Album Review: 'Ready to Fly'
Published: Friday, January 31, 2014
Updated: Friday, January 31, 2014 00:01
Jamie Grace — the youngest nominee at the 2012 Grammy Awards, and known for “Hold Me featuring tobyMac” and her first album, “One Song at a Time” — makes Christian rock dynamic and bubbly. Her music focuses on inspiration and attempts to spread a positive message, drawing from Grace’s own struggles with Tourette’s Syndrome and the impact that it has had on her life. Now, Grace is releasing her follow-up album, “Ready to Fly,” continuing in the same vein. It is fun, upbeat and centers a lot on Grace’s own faith. While this theme may cause listeners to instantly dismiss this album, the strength and positivity of many of the tracks gives it some intrigue and makes it worth a listen, even for those not normally drawn to the genre.
The first track is a little unexpected. “So Amazing (Prelude)” is 28 seconds of irrelevance. Although the track has a cool, old-school radio kind of sound, the introduction to the album is totally unnecessary and the lyrics are hard to understand without listening to at an excessive volume.
Next is “Beautiful Day”. It’s cookie-cutter pop music, essentially, with a lyrical twist that God is Grace’s refuge. It is much more modern and hip than often associated with Christian music — it’s a far cry from a Gregorian chant or a Christmas carol — and for that reason, it is surprisingly fun. The title track of the album is very similar. “Ready to Fly” has a lot in common with “Beautiful Day,” although it has some melodic surprises, such as a tuba playing in the background. This gives the music some depth, which is compounded by a short shift to a minor key that differentiates the two songs.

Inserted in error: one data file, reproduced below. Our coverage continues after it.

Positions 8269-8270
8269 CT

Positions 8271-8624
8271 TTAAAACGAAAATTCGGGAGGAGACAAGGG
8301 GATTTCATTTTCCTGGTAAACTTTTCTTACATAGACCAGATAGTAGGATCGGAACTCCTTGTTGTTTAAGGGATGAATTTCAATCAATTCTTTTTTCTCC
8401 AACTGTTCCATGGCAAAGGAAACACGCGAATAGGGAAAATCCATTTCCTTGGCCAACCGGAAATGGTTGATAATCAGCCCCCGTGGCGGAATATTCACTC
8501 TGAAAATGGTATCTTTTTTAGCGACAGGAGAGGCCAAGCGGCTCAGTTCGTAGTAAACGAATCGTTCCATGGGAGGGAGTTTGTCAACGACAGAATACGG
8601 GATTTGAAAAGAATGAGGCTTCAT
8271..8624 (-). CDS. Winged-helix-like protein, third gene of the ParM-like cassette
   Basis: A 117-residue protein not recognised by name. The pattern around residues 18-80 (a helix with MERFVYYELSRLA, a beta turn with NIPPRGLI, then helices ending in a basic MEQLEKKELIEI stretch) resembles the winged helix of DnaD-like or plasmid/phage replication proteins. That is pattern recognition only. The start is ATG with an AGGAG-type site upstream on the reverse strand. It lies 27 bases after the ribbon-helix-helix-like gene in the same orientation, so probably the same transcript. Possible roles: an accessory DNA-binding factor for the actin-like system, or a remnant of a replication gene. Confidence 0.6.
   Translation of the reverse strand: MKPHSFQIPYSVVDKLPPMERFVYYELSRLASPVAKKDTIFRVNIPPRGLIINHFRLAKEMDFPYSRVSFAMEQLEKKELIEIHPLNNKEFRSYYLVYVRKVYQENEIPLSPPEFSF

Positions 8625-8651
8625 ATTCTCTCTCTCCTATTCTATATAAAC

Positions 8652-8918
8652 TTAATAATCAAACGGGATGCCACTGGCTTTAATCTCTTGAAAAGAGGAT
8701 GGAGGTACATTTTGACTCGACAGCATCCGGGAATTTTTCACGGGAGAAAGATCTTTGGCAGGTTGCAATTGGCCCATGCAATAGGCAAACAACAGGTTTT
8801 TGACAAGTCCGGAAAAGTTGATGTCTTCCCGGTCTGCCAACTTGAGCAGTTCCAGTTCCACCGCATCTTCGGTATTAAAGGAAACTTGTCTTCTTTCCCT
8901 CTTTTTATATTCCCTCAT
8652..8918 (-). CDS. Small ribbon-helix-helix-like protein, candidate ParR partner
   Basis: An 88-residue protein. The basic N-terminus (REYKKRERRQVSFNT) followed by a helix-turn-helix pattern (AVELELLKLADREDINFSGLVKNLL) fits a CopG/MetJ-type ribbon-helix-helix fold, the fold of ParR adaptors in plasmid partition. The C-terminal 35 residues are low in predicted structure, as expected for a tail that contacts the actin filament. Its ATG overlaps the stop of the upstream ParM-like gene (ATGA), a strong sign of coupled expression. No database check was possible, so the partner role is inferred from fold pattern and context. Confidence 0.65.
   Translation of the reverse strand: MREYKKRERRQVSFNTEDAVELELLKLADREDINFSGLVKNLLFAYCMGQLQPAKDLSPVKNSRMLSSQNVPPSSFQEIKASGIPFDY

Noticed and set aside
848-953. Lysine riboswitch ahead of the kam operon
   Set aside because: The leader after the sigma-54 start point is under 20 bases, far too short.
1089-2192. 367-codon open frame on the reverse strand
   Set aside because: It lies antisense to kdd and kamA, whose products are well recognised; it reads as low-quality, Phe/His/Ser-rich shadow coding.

By far, the best track on the album is “Little Ol’ Me,” which discusses how all individuals are an important part of God’s plan. For someone who rarely, if ever, listens to Christian pop music, the message was a nice change from the living-for-the-weekend-type songs that are often chart toppers. It may not be your style, but it’s hard to not be impressed with Grace breaking into the music industry with this type of material.
With a country feel, “White Boots” is a collaboration with Morgan Harper. The addition of a gospel choir to the chorus gives depth to the song and makes it a pleasurable listen. The song is a departure from the Top 40 feel of the rest of the tracks, making it an asset for the album.
The track that probably has the biggest chance of making it big is, fittingly, “Do Life Big.” It has a little more of a dance-party feel than many of the others, so it will surely be the most popular with the masses. It also has a theme lots of music fans can stand behind: stopping to smell the roses. Finally, Grace promotes changing your life in a big way. She is setting big goals for herself, similar to her other song, “Fighter,” where she tells stories about the struggles of both herself and others to encourage resilience in her fans. This has proved to be a successful message for her fellow pop stars, and will likely serve her well.
All in all, “Ready to Fly” isn’t a bad album. If it were a secular pop album, it probably wouldn’t be anything to write home about. The positive messages about faith, getting the good things in life you deserve and trust are not often found in pop music, making the album stand out. Its positivity saves it from being passed over due to its mediocre music, lyrics and repetitive nature.
For fans of Chris Rice and Tenth Avenue North, this album will be a hit. If you’re a pop fan, give this a try for its positive message and uplifting feel. The genre may not be to your liking, but it’s a refreshing break from the common themes currently repeated in pop music, and for that reason, deserves a listen.